Access Control, Intrusion and Duress systems are offered as individual stand alone or as turnkey solutions. Access Control systems can feature swipe or proximity cards, biometric (fingerprint or iris), latest technology “air” keys, pin pads and even a combination of all.DSS systems are capable of controlling just one and up to tens of thousands of doors, areas, groups and users in a single or in multiple building installations.

Intrusion or alarm devices such as Passive Infrared Detectors (PIR’s), door contacts, glass break detection, perimeter photo-optical beams, seismic (safe) sensors, duress, smoke detection and sirens can be interfaced into an Access Control system or installed as a separate stand alone system.Similar to Access Control, a standalone intrusion system can consist of one and upwards of thousands of devices. In accordance with AS2201 each device reports to a dedicated zone within the system so that its unique location can be identified immediately.

The purpose of an Access Control System includes the following:

favControl who enters your premises and when (and thereby deny entry to those whom are not welcome) 

favSecure a particular area of your business or site.

favObserve and record movement (and this system essentially saves on continuous monitoring as the system is activated only when and if there is movement)

favProtect the business, its assets, people and information

favReduce the costs of damage & loss (assets, property, people, information)

favBe scalable to accommodate future growth in the business, and within reason, future technological advancements

favReduce potential litigation against you and/or your business should your security systems be suspect and human injury (or worse) is sustained as a result

The DSS Access Control Systems provide an ability to tailor a solution based on your specific needs. We will analyse and discuss these needs with you first, and then design the ultimate solution based on those needs, your budget, but also bearing in mind scalability. The costs may be surprisingly low depending on the system, with the following impacting both price and complexity:

bulitSize of system (itself based on size or organisation, area/s occupied, number of employees, etc.)

bulitlevel of automation and sophistication

bulitMnumber of systems to be integrated

bulitdistance between sites (if more than one site)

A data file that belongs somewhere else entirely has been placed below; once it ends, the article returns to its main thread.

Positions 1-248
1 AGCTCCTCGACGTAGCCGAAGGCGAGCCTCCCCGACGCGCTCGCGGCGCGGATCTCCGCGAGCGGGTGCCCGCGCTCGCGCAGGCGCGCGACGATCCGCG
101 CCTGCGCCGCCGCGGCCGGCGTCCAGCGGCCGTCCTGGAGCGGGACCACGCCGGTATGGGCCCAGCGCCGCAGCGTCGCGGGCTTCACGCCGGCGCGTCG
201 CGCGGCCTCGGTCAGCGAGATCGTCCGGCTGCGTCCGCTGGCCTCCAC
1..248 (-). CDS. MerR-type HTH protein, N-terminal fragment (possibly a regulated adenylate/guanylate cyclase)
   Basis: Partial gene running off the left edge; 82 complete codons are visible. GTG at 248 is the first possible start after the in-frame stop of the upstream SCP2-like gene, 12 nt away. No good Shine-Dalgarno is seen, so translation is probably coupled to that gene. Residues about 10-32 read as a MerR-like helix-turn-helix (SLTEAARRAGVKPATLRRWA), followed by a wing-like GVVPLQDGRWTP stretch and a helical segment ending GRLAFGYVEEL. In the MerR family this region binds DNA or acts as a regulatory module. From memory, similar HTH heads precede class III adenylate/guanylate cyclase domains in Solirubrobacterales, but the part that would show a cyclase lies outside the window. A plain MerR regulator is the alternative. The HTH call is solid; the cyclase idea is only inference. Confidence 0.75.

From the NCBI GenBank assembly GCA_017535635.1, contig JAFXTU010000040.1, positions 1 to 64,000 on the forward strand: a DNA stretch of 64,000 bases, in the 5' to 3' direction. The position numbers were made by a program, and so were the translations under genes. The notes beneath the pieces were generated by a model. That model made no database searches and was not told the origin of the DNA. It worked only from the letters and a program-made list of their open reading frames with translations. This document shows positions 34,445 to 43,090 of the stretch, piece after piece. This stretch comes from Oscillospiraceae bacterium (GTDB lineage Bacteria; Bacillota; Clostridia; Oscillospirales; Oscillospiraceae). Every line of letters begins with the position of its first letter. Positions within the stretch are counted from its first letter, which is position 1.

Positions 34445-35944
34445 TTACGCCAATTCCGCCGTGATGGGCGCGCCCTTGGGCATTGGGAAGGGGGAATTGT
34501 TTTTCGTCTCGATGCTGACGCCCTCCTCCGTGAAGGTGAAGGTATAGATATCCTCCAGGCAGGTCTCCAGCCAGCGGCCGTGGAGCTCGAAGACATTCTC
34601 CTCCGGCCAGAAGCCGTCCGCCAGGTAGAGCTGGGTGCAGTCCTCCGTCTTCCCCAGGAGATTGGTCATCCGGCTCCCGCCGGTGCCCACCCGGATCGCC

bulitInternet access and speed required

You will note in the text above the use of several technological facilities, and we explain these below:


This refers to the science of verifying a person’s identity through automatic recognition means, measuring pre-determined characteristics of each person. Two of the most common tools (and you may have seen these used in movies) relate to a fingerprint scan, which recognises the fingerprint of the individual and the iris scan, where you look into the lens that will identify you by your iris. These are very effective systems and are not easily fooled so in almost all situations are regarded as full-proof

bulitAlarm Devices:

There are various levels of sophistication in relation to alarms, and in particular what triggers the alarm. DSS can incorporate several ‘triggers’ including movement (indoor and/or outdoor), (specific) door/s opening, (specific) window/s breaking, safe sensors, smoke detectors, etc. A fully integrated alarm system can incorporate some or all of the above into one system, all essentially controlling access to specified areas and reporting (via the alarm) when a security breach occurs.

bulitIntegrated Solutions:

What this means is that DSS has the capacity to merge all of your security and surveillance systems (as well as systems covering building maintenance – managing things like lighting, air-conditioning, heating, UPS, etc., within the office environment and being able to, for example, switch these on and off remotely) into one manageable solution, with varying degrees of reporting, recording and access. Some of these may be accessible via the web, enabling you to review at any time, while others are based on ‘reaction’ where the triggering of an alarm is the call to action (and where that ‘action’ must be defined and planned).